Australians hit by email fraud as hackers modify bank data on invoices

Australians hit by email fraud as hackers modify bank data on invoices

Residents have been cautioned not to fall for a new complex email scam that has already defrauded victims of hundreds of thousands of dollars.


Hackers have targeted ordinary Australians by capturing invoices from legitimate businesses and altering their information before delivering them to customers.

Rebecca Hamilton, a producer of wool, nearly lost $24,000 after receiving a convincing-looking invoice purportedly from her animal feed supplier.

She stated, “Two bills with red lettering across the centre of them advising me of a change in bank account information arrived on my desk.”

Ms. Hamilton double-checked by calling her supplier, who informed her that their information had not changed.

The farmer stated that the phrase “alarm bells” immediately rang in her head, and she realized it was a complex hoax.

Christina Fay, a provider of animal feed, stated that hackers were able to intercept and alter her invoice, which had been sent to her through email.

Sarah Gee, the owner of Curium Legal, stated that hundreds of thousands of dollars had already been lost by businesses tricked by con artists.

She recounted a situation in which a con artist sent a bogus email from a finance employee to one of their peers.

She told ABC that many firms are not covered by insurance because they lack cyber insurance.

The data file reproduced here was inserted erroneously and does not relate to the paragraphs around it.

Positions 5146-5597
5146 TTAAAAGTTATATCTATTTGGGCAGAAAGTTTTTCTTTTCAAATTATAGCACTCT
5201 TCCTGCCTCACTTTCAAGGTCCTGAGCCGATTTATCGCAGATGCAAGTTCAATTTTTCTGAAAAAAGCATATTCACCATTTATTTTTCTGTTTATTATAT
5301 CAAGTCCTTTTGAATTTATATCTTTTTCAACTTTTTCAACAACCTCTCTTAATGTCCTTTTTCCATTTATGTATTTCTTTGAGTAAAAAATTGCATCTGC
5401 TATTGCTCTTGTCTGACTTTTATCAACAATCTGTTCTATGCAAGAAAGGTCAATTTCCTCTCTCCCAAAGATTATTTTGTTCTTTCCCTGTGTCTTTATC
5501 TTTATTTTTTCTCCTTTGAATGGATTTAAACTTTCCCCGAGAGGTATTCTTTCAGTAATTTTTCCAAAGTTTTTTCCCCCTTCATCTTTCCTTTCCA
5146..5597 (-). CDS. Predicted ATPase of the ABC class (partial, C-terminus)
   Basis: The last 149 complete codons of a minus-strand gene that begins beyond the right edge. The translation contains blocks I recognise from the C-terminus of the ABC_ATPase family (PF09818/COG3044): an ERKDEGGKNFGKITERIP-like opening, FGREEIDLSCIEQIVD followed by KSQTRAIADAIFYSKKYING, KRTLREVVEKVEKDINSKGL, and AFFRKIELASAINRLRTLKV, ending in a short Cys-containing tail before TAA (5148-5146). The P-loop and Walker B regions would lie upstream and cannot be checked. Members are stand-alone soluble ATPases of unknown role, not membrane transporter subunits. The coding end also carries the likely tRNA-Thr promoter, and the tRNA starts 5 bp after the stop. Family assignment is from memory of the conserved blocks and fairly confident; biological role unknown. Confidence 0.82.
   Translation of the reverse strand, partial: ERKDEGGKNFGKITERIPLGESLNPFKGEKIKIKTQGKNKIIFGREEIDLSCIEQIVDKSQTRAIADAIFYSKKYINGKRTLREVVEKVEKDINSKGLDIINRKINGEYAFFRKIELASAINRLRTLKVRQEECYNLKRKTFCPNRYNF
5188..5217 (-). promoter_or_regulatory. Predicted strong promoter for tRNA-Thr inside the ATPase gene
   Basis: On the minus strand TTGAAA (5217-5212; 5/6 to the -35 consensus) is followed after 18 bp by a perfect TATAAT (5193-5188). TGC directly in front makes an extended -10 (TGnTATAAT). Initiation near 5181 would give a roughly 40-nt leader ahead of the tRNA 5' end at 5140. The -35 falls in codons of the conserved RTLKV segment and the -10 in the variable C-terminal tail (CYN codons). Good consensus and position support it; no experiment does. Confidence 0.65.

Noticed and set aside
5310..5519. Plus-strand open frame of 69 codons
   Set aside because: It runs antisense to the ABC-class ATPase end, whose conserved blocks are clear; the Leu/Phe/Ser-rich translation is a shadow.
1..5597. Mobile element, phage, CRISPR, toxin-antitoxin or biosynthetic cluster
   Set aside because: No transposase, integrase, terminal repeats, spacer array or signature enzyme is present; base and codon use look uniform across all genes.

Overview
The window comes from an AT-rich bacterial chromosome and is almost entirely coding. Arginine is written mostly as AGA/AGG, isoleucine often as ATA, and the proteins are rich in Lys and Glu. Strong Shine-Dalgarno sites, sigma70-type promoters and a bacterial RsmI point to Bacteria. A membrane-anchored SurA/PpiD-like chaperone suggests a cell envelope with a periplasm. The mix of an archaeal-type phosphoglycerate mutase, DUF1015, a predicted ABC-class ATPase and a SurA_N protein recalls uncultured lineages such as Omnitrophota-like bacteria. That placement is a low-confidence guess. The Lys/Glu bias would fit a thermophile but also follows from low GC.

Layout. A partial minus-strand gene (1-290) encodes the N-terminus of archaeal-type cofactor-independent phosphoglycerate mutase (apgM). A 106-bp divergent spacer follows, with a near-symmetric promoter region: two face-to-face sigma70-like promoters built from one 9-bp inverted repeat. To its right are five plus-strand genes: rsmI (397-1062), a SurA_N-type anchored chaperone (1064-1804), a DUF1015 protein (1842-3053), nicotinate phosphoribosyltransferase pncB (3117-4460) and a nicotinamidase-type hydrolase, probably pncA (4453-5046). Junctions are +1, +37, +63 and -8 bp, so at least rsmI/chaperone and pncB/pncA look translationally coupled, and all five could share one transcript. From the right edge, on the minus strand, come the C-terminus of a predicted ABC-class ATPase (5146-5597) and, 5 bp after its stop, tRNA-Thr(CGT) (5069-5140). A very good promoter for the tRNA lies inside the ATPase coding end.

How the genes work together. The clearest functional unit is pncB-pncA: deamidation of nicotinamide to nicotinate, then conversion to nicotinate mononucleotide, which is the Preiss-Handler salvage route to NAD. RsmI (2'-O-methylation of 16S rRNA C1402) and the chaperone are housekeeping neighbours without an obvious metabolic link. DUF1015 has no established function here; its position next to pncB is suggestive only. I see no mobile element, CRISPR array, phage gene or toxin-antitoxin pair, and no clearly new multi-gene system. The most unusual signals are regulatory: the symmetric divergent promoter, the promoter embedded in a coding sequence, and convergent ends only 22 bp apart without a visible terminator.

Even if they have cyber insurance, there are frequently gaps.

Ms. Gee provided excellent advice for individuals who have received suspicious-looking emails.

She suggested they call the company to confirm they had sent the email and ring the number shown on its website – not the number given in the email.

It is the latest complex scheme to defraud Australians, including one in which Sunrise broadcaster David Koch’s image was exploited.

Scammers are using photographs and ‘dubious’ remarks attributed to the Sunrise host to convince people to invest in a fraudulent bitcoin trading program.

Kochie reported on Monday that a fraud victim insulted him on Facebook after losing thousands of dollars to the fraudulent investment company.

The broadcaster asserted that scammers have utilized his image for years on platforms such as LinkedIn, Facebook, and Taboola.

»Australians hit by email fraud as hackers modify bank data on invoices«

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